• The ability to practice communication skills
  • The development of professional skills
  • Self-esteem, self-worth, confidence, and flexibility
  • The building of occupational knowledge
  • Positive life outcomes for youth and young adults
  • Opportunities to build a relationship with a caring and knowledgeable adult
The Importance of Structured Activity

Effective Career Mentoring programs include structured activity before, during and after the experience. These activities help ensure that all involved parties have meaningful, productive experiences that result in enriched youth and young adult learning. Proper planning and preparation, attention to legal and safety details, maximization of learning potential, and communication and support for the youth or young adult and participating employers or organizations will help ensure success.

Sustaining and growing Career Mentoring programs and all other Work-Based Learning types depend upon developing and maintaining positive relationships with the employers and organizations that are providing opportunities to the youth and young adults being served. These employers and organizations should be treated as valued customers and partners with frequent check-ins to address participation needs as they arise.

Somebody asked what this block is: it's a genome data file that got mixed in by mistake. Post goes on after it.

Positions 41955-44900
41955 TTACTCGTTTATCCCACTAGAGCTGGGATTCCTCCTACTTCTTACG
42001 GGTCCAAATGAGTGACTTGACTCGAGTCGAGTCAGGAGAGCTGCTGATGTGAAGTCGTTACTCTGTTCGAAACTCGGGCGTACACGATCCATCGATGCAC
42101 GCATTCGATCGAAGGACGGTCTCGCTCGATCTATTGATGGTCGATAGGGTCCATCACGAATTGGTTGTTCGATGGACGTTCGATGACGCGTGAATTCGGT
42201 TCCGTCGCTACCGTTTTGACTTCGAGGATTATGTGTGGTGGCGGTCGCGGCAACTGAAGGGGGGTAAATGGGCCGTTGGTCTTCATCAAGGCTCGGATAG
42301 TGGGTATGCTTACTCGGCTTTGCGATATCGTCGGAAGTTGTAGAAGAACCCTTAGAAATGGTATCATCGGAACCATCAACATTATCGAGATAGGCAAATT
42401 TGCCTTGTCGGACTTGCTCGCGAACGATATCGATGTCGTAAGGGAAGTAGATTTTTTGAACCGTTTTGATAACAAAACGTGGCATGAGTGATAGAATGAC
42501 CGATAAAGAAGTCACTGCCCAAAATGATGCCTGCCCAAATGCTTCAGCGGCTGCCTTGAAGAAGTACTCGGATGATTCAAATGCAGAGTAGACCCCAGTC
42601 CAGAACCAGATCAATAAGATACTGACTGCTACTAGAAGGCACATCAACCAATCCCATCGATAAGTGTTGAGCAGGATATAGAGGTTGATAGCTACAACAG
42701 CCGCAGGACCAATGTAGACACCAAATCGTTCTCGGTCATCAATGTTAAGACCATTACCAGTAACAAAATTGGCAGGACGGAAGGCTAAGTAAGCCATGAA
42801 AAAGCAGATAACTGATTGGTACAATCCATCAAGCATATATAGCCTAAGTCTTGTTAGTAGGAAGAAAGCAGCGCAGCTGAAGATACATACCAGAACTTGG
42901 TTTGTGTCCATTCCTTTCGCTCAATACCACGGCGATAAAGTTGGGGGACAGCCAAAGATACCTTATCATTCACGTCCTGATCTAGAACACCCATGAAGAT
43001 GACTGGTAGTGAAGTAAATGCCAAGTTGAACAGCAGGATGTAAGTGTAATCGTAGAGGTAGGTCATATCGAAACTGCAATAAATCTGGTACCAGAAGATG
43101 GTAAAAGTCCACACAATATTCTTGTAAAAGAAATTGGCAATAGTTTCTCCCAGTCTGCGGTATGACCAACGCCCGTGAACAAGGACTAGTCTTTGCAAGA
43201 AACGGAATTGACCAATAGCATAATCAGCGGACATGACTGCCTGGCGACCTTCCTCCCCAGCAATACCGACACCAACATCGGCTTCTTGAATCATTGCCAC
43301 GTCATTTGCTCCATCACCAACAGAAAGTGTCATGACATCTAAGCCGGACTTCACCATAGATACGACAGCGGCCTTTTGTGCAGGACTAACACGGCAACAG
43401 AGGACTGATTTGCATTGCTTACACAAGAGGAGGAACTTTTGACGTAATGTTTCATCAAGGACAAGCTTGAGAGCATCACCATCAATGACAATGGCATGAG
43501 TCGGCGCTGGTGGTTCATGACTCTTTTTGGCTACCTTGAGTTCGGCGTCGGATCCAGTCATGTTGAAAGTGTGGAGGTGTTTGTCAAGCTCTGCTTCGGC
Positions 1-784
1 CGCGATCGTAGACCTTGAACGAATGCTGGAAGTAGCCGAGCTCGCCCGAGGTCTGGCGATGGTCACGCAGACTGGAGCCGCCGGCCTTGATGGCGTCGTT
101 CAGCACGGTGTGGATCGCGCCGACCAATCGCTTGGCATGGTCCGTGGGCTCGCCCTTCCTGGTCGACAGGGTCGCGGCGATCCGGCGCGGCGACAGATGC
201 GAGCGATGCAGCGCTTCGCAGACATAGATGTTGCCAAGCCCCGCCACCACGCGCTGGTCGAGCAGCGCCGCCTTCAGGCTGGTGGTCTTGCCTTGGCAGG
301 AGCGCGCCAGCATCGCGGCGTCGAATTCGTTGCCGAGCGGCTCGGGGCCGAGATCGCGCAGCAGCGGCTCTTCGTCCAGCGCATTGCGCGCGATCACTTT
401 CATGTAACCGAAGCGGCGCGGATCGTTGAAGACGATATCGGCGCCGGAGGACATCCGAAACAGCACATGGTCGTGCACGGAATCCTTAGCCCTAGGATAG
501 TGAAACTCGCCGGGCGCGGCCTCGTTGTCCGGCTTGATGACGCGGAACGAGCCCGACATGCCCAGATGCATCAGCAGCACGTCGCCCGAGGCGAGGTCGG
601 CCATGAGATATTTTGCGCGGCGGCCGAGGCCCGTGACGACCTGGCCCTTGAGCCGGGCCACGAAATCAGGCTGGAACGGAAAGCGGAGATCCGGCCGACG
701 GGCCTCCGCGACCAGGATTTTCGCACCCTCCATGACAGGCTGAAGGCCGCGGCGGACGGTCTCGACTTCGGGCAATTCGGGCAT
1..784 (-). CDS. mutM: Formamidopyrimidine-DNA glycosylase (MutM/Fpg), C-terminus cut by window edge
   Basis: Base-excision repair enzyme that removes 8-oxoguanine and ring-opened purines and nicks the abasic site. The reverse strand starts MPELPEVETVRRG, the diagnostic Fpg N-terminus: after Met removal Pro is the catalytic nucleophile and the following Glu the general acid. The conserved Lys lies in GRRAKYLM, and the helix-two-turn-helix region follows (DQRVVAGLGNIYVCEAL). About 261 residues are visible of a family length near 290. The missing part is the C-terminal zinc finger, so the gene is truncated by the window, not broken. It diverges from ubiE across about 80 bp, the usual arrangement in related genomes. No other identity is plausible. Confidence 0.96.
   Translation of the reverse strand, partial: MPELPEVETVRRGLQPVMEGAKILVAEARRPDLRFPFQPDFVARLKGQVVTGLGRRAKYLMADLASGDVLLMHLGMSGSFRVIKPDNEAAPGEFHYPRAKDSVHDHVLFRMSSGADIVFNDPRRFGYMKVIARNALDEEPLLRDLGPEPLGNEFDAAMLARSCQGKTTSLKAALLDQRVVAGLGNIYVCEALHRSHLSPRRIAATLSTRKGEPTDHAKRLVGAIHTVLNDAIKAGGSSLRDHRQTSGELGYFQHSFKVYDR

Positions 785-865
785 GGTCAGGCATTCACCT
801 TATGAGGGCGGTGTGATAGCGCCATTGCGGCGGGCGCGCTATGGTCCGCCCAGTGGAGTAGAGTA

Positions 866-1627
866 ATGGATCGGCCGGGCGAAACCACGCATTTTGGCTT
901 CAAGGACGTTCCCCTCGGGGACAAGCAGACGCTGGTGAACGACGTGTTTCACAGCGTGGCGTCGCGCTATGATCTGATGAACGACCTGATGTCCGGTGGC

Career Mentoring Tools

Tip sheets and checklists for program staff, employer and organization partners, and youth and young adults are provided in this toolkit to help design, structure and support Career Mentoring experiences to maximize learning. Each tip sheet supplements the Work-Based Learning essential elements described in this toolkit, and provides a set of success factors and lists of activities or tasks to perform before, during or after the experience. A fact sheet for prospective host employers is also provided. Note: These tools and materials are available in Word format to allow for programs to brand appropriately and include contact information.

In this Tool Packet:
Program Staff Tip Sheet: Career Mentoring Success Factors A tip sheet for Learn & Earn Program staff
Youth/Young Adult Tip Sheet: Career Mentoring Success Factors A tip sheet to help youth and young adults get the most out of their Career Mentoring experience
Mentor Tip Sheet: Career Mentoring Success Factors Tips for participating mentors

  • What’s my role as a mentor?
  • How do I get matched up?
  • What should I talk about?
  • How does this work?

Employer Fact Sheet: Career Mentoring What’s involved in my company providing Career Mentors?

New York City Youth and Young Adult Career Pathways